Lloyd DR, Rose RJ. Effects of Sodium Bicarbonate On Fluid, Electrolyte and Acid-base Balance in Racehorses. Br Vet J. 1995 Sep-Oct;151(5):523-45. PubMed PMID: 8556313.
* Article titles in AMA citation format should be in sentence-case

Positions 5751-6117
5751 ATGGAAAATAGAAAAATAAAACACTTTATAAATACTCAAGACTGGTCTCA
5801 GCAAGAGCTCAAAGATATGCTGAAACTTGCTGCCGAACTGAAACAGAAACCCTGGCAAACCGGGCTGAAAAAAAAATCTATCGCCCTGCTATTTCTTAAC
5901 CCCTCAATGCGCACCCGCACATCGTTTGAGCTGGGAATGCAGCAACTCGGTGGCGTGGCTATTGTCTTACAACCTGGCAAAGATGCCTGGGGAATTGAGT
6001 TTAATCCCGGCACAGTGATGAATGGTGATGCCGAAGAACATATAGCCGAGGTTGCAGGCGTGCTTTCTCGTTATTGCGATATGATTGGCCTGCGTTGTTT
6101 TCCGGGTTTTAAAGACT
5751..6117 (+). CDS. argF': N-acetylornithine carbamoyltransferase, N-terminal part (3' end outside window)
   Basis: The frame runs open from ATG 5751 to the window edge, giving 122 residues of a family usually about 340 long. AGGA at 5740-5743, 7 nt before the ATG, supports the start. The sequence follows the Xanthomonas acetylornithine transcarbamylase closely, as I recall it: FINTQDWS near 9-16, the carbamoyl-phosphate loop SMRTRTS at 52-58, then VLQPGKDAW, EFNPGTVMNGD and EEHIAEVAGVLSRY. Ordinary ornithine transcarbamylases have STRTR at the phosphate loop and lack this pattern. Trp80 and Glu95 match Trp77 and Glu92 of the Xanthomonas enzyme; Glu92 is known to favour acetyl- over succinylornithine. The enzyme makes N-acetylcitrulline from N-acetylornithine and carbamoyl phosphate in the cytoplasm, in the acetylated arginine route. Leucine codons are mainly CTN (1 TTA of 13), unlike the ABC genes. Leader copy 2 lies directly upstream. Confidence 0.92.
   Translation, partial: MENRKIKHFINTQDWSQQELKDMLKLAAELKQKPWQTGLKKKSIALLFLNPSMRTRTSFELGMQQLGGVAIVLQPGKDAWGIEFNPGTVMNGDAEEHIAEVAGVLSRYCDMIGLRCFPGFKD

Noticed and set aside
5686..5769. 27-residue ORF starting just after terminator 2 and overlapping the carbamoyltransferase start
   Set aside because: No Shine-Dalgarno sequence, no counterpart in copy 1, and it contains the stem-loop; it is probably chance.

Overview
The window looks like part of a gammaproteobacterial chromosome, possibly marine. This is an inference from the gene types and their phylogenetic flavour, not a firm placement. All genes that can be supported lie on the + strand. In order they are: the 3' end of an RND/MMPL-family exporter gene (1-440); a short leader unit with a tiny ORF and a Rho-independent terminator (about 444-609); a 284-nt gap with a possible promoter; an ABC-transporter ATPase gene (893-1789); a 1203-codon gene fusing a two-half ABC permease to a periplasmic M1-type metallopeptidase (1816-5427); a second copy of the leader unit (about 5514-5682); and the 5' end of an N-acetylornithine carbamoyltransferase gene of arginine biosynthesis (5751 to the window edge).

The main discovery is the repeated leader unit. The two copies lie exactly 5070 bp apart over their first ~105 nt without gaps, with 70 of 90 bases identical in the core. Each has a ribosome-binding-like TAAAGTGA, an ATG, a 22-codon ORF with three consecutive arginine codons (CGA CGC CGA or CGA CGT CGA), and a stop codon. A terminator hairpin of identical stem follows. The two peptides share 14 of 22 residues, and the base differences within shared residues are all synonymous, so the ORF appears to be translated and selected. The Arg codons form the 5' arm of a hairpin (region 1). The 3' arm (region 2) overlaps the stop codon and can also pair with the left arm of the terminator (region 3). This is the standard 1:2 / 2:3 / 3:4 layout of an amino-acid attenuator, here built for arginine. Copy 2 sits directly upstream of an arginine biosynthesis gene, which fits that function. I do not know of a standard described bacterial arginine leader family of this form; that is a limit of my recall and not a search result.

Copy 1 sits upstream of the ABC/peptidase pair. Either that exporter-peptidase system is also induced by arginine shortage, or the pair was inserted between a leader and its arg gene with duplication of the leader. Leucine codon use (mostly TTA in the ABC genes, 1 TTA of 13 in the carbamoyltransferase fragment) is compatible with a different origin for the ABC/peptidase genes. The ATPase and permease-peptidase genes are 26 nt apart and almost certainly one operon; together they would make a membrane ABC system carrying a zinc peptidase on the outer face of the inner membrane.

TY - JOUR T1 - Effects of sodium bicarbonate on fluid, electrolyte and acid-base balance in racehorses. AU - Lloyd,D R, AU - Rose,R J, PY - 1995/9/1/pubmed PY - 1995/9/1/medline PY - 1995/9/1/entrez SP - 523 EP - 45 JF - The British veterinary journal JO - Br. Vet. J. VL - 151 IS - 5 N2 - Sodium bicarbonate given by nasogastric tube has been used by some trainers as the key ingredient in a 'milkshake'. It has been suggested that such treatment given 3-5 h prior to racing may enhance a horse's racing performance by increasing the blood buffering capacity and enhancing lactate clearance from skeletal muscle, thereby delaying the onset of fatigue. Several experiments were conducted to examine the effects on fluid, electrolyte and acid-base values of 0.5 g kg-1 dose of sodium bicarbonate, were examined. The effects of fasting, the simultaneous administration of glucose (0.5 g kg-1) or the withholding of water were also examined to determine whether they influenced the uptake and elimination of sodium bicarbonate. Six Thoroughbred horses were used, each wearing a urine and faecal collection harness. Prior to sodium bicarbonate administration, venous blood, urine and faecal samples were collected for 24 h to establish control values. After administration of sodium bicarbonate (0.5 g kg-1) in 2 l of water, samples were collected at various times for up to 46 h. There were significant increases in water consumption, from 0.5-2.3 l h-1 at 2 h post-administration. Urine output increased by approximately three fold and did not return to control levels until 18 h post-administration. Urinary sodium concentration increased from 95 +/- 16 mmol l-1 (mean +/- SEM) to peak values of 349 +/- 12 mmol l-1 at 12 h. In the 24 h after sodium bicarbonate administration, approximately 80% of the sodium intake (NaHCO3+feed) was excreted in the urine. There was no significant change in the total urinary potassium and chloride excretion. Faecal water content did not change following sodium bicarbonate administration, but there was an increase in faecal sodium content. The mean increase in venous blood bicarbonate concentration was 7.6 +/- 0.4 mmol l-1 after the 0.5 kg-1 dose. Water deprivation for 6 h after sodium bicarbonate administration, fasting or the co-administration of glucose did not affect the peak blood bicarbonate concentration or the time to peak concentration. However, the withholding of water did result in a faster rate of decrease in blood bicarbonate concentration when water was resupplied. SN - 0007-1935 UR - https://www.unboundmedicine.com/medline/citation/8556313/Effects_of_sodium_bicarbonate_on_fluid_electrolyte_and_acid_base_balance_in_racehorses_ L2 - https://linkinghub.elsevier.com/retrieve/pii/S0007-1935(05)80024-7 DB - PRIME DP - Unbound Medicine ER -